King County Flood Control District
Flood Control District adopts work plan and funding to prevent Katrina-like flood disasters
The threat of catastrophic flooding and economic disaster like that seen in the aftermath of Hurricane Katrina was addressed by the King County Flood Control District Board of Supervisors with adoption on Nov. 13, 2007, of a 2008 work plan and budget that funds a program to rebuild and maintain King County's aging system of 500 levees and hardened embankments that protect residents, businesses, public infrastructure and roads. Visit the new, official Web site for the King County Flood Control District.
The King County Flood Hazard Management Plan developed by County Executive Ron Sims outlines a flood prevention project list that will cost an estimated $335 million over ten years. The Executive in his 2008 budget proposed funding the project list with a property tax assessment of 10 cents per $1,000 of assessed valuation, raising about $32 million per year for levee repairs.
Property owners and local government leaders urged Supervisors to enact the plan and funding, and the FCD Board adopted that levy rate, which was also recommended by the FCD Advisory Committee, a 15-member body of citizens and local mayors and city councilmembers from across the county.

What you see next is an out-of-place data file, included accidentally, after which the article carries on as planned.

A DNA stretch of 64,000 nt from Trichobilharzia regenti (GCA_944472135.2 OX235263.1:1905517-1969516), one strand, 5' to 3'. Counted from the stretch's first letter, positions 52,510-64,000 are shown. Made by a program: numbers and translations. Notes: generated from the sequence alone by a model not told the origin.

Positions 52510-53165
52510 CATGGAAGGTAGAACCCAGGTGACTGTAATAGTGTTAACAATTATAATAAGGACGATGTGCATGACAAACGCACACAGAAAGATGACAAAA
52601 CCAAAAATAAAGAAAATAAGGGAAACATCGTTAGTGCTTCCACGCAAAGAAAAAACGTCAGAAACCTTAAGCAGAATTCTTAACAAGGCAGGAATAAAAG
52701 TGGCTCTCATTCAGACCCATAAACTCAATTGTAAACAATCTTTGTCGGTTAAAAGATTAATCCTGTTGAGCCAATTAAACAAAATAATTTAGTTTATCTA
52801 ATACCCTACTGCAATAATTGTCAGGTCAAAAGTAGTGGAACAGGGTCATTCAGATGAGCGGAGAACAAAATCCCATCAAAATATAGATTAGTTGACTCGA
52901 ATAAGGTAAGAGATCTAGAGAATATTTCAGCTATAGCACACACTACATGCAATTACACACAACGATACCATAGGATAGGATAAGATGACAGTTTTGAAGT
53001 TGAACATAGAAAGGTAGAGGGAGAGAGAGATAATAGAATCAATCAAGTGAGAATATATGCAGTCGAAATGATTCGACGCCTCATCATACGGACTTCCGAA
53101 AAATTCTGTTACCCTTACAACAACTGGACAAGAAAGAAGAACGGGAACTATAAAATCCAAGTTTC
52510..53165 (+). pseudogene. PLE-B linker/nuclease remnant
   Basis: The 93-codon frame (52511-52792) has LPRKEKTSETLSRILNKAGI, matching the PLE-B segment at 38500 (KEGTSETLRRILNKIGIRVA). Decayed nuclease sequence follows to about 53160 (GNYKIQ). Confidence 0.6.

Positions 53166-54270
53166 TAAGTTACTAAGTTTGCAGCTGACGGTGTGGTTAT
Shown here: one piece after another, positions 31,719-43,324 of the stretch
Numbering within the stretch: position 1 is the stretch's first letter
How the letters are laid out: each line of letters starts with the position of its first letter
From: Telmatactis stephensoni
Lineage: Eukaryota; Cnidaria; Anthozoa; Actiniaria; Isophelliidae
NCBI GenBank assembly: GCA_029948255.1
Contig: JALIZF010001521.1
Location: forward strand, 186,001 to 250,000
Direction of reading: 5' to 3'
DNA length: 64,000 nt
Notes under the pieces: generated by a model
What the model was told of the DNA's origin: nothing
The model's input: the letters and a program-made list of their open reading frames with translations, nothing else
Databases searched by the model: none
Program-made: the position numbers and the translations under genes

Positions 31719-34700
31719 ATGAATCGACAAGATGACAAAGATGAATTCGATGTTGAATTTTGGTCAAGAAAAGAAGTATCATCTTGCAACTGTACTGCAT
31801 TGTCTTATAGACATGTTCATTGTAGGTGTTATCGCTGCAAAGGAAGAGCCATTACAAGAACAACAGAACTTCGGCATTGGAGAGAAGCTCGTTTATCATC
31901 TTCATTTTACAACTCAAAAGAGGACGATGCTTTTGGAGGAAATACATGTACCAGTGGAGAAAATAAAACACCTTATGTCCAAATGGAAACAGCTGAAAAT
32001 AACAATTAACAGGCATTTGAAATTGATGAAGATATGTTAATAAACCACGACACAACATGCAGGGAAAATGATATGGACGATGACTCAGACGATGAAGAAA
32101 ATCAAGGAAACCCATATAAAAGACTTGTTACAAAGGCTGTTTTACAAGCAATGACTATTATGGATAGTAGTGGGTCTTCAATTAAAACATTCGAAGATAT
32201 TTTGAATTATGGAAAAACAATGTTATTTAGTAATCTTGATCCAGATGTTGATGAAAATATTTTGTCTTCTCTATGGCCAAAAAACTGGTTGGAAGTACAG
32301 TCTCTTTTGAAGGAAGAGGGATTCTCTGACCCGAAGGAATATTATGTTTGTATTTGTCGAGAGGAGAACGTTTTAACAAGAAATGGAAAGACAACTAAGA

Supervisors addressed sub-regional flooding unrelated to main stem rivers and tributaries by approving an amendment directing 10 percent of the revenues raised to an opportunity fund, to which all cities can compete for flood protection funding.
A one-day shutdown of economic activity within King County’s floodplains would cost the region a minimum of $46 million in economic output, according to a recent analysis by ECONorthwest, Inc. The report estimates that flood levees protect 65,000 jobs generating annual wages exceeding $3.7 billion within King County floodplains. King County has more than 25,000 acres within the mapped, 100-year floodplain, or more than 40-square miles. The cities in the vicinity of the Green River alone comprise the largest single industrial area in the state of Washington.
Flooding during November 2006 marked the eighth federally declared flood disaster since 1990 and alone caused an estimated $33 million in damage to the levees and other facilities that comprise King County’s first and best line of defense against catastrophic flooding.
All 9 members of the King County Council serve as ex-officio members of the FCD Board of Supervisors. The Council created the FCD in 2007 to replace 12 separate districts that addressed areas of localized flooding, with little or no coordination between them.